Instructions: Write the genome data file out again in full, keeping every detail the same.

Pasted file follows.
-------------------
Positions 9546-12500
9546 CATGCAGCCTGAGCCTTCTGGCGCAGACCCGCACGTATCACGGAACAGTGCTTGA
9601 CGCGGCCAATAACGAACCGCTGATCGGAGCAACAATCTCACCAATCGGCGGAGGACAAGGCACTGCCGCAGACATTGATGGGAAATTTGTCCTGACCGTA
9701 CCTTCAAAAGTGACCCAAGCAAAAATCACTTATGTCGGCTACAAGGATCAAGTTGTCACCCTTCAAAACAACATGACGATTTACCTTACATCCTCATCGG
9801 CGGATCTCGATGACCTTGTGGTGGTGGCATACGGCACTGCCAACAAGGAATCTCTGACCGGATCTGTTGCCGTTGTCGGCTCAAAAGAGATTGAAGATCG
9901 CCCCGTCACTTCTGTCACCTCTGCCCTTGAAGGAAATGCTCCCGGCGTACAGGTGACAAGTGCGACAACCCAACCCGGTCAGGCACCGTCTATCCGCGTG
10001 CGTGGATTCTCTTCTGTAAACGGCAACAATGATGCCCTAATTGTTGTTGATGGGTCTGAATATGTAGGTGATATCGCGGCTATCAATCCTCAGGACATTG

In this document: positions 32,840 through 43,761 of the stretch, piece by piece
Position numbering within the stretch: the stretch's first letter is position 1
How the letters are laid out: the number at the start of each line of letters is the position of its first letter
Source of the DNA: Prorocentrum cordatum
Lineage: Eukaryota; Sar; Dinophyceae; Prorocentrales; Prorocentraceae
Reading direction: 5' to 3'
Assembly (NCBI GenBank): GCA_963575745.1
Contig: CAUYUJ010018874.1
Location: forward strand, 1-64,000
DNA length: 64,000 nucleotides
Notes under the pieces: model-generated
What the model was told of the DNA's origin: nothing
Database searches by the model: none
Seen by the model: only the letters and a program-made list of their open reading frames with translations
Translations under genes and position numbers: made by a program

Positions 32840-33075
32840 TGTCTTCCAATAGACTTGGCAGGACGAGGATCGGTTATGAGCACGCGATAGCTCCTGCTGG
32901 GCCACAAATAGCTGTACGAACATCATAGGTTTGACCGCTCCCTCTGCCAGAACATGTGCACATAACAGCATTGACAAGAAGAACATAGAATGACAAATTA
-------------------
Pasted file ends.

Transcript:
Positions 9546-12500
9546 CATGCAGCCTGAGCCTTCTGGCGCAGACCCGCACGTATCACGGAACAGTGCTTGA
9601 CGCGGCCAATAACGAACCGCTGATCGGAGCAACAATCTCACCAATCGGCGGAGGACAAGGCACTGCCGCAGACATTGATGGGAAATTTGTCCTGACCGTA
9701 CCTTCAAAAGTGACCCAAGCAAAAATCACTTATGTCGGCTACAAGGATCAAGTTGTCACCCTTCAAAACAACATGACGATTTACCTTACATCCTCATCGG
9801 CGGATCTCGATGACCTTGTGGTGGTGGCATACGGCACTGCCAACAAGGAATCTCTGACCGGATCTGTTGCCGTTGTCGGCTCAAAAGAGATTGAAGATCG
9901 CCCCGTCACTTCTGTCACCTCTGCCCTTGAAGGAAATGCTCCCGGCGTACAGGTGACAAGTGCGACAACCCAACCCGGTCAGGCACCGTCTATCCGCGTG
10001 CGTGGATTCTCTTCTGTAAACGGCAACAATGATGCCCTAATTGTTGTTGATGGGTCTGAATATGTAGGTGATATCGCGGCTATCAATCCTCAGGACATTG

In this document: positions 32,840 through 43,761 of the stretch, piece by piece
Position numbering within the stretch: the stretch's first letter is position 1
How the letters are laid out: the number at the start of each line of letters is the position of its first letter
Source of the DNA: Prorocentrum cordatum
Lineage: Eukaryota; Sar; Dinophyceae; Prorocentrales; Prorocentraceae
Reading direction: 5' to 3'
Assembly (NCBI GenBank): GCA_963575745.1
Contig: CAUYUJ010018874.1
Location: forward strand, 1-64,000
DNA length: 64,000 nucleotides
Notes under the pieces: model-generated
What the model was told of the DNA's origin: nothing
Database searches by the model: none
Seen by the model: only the letters and a program-made list of their open reading frames with translations
Translations under genes and position numbers: made by a program

Positions 32840-33075
32840 TGTCTTCCAATAGACTTGGCAGGACGAGGATCGGTTATGAGCACGCGATAGCTCCTGCTGG
32901 GCCACAAATAGCTGTACGAACATCATAGGTTTGACCGCTCCCTCTGCCAGAACATGTGCACATAACAGCATTGACAAGAAGAACATAGAATGACAAATTA